Nursing Facility Behavioral Health ECHO Program
The Nursing Facility Behavioral Health ECHO Program cohort 1 was a 24-session group telementoring program by the Oregon ECHO Network designed to improve the knowledge, confidence, and skills of nursing facility staff so they can better recognize the signs and symptoms of mental health issues, support appropriate use of medications, and deliver psychosocial and behavioral support interventions for nursing facility residents with mental health conditions or concerns. The Nursing Facility Behavioral Health ECHO Program used Project ECHO methodology to deliver the project. The overall project purpose was to develop more knowledgeable and skilled front-line nursing facility staff who are better equipped to deliver person-centered care to address their residents’ mental health concerns and behavioral issues.
Initially developed at the University of New Mexico in 2003, Project ECHO is a telementoring format that builds the capacity of participants to manage common conditions that they typically refer to specialists outside of their setting. Using a simple webcam and basic technology, staff from 20 nursing facilities connected through an internet platform to collectively interact with specialists in geriatric mental health, including a geriatric psychiatrist, occupational therapist, gerontologist/psychiatric nurse practitioner, nurse, and licensed social worker. The sessions lasted 90 minutes, and included a 15 minute practical, process-oriented expert presentation by a specialist(s), and discussion of two cases with specialists and nursing facility participants. All cases were de-identified and the nursing facility staff maintained responsibility for care of any residents that were discussed.
The Nursing Facility Behavioral Health ECHO Program in Oregon built upon the success of University of Rochester’s program devoted to geriatric mental health for long term care. Since the program launch in 2014, University of Rochester’s program has engaged more than 50 nursing facilities in ten counties in New York State. University of Rochester’s programs were externally evaluated by New York Academy of Medicine staff and an article that shares program results is summarized in the journal Population Health Management. Among other results, such as positive shifts in the prescription of medications, Fisher et. al’s 2017 Population Health article shared that nursing facility team participation in ECHO resulted in a 24% reduction in emergency department room costs per resident included on that nursing facility team’s panel.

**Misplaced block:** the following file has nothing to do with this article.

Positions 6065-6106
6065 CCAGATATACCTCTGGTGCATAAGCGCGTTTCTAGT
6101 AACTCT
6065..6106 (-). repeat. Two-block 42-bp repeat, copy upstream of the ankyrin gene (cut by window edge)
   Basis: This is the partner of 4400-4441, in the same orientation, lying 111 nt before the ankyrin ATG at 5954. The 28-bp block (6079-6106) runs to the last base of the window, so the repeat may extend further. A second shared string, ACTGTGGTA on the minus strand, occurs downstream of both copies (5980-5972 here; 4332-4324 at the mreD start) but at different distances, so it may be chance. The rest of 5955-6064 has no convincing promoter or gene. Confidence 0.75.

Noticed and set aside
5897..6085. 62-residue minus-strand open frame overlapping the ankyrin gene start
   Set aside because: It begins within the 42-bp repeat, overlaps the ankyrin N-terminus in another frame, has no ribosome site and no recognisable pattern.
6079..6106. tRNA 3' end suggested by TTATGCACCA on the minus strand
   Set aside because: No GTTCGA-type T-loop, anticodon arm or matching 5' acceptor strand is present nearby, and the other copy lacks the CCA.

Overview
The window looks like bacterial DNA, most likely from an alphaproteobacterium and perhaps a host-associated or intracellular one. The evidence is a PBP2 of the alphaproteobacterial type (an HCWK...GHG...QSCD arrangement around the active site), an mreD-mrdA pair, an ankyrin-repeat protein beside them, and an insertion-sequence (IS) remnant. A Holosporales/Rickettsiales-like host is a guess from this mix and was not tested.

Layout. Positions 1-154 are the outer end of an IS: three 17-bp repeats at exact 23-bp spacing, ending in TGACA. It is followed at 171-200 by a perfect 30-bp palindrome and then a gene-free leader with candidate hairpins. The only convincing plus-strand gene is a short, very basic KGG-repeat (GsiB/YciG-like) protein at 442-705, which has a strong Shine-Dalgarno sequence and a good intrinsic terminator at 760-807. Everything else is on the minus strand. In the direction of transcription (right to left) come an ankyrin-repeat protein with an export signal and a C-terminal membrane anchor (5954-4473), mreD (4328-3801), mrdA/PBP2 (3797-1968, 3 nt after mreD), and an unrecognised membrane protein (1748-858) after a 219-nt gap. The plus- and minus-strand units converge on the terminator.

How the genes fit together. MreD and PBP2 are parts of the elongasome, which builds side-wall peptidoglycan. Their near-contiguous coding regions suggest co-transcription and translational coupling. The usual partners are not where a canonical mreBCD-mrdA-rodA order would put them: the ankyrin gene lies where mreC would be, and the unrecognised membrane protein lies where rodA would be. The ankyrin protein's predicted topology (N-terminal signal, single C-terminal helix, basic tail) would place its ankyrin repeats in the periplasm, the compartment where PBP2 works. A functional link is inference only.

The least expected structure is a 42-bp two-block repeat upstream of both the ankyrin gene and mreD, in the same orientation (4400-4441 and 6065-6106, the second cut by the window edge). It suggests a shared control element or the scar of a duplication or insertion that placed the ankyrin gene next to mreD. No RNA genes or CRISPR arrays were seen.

The Oregon Rural Practice-based Research Network (ORPRN) worked closely with the Oregon Health Authority Health Systems Division and the specialist panel to create the 24 session ECHO program that met every other week for 90 minutes. With leadership from the core team, the specialist faculty presented didactic presentations and provided expertise during the case presentations.
The program provided information to nursing facility staff and nurses regarding screening, treatment, and diagnosis of geriatric mental health and cognitive issues. This information concentrated on issues that older adults commonly face including depression, anxiety, dementia, stress disorder, substance use, and behavioral issues (such as paranoia and others). Didactic sessions focused on evidence-based best practices for behavioral treatment, psychiatric medication management, social services, and caregiver support. Participants were invited to present cases related to challenges they face in caring for nursing facility residents with mental health conditions or concerns.
For more information about the program contact, Maggie McLain McDonnell at firstname.lastname@example.org.
 Fisher Elisa, Hasselberg Michael, Conwell Yeates, Weiss Linda, Padrón Norma A., Tiernan Erin, Karuza Jurgis, Donath Jeremy, and Pagán José A.. Population Health Management. January 2017, ahead of print. doi:10.1089/pop.2016.0087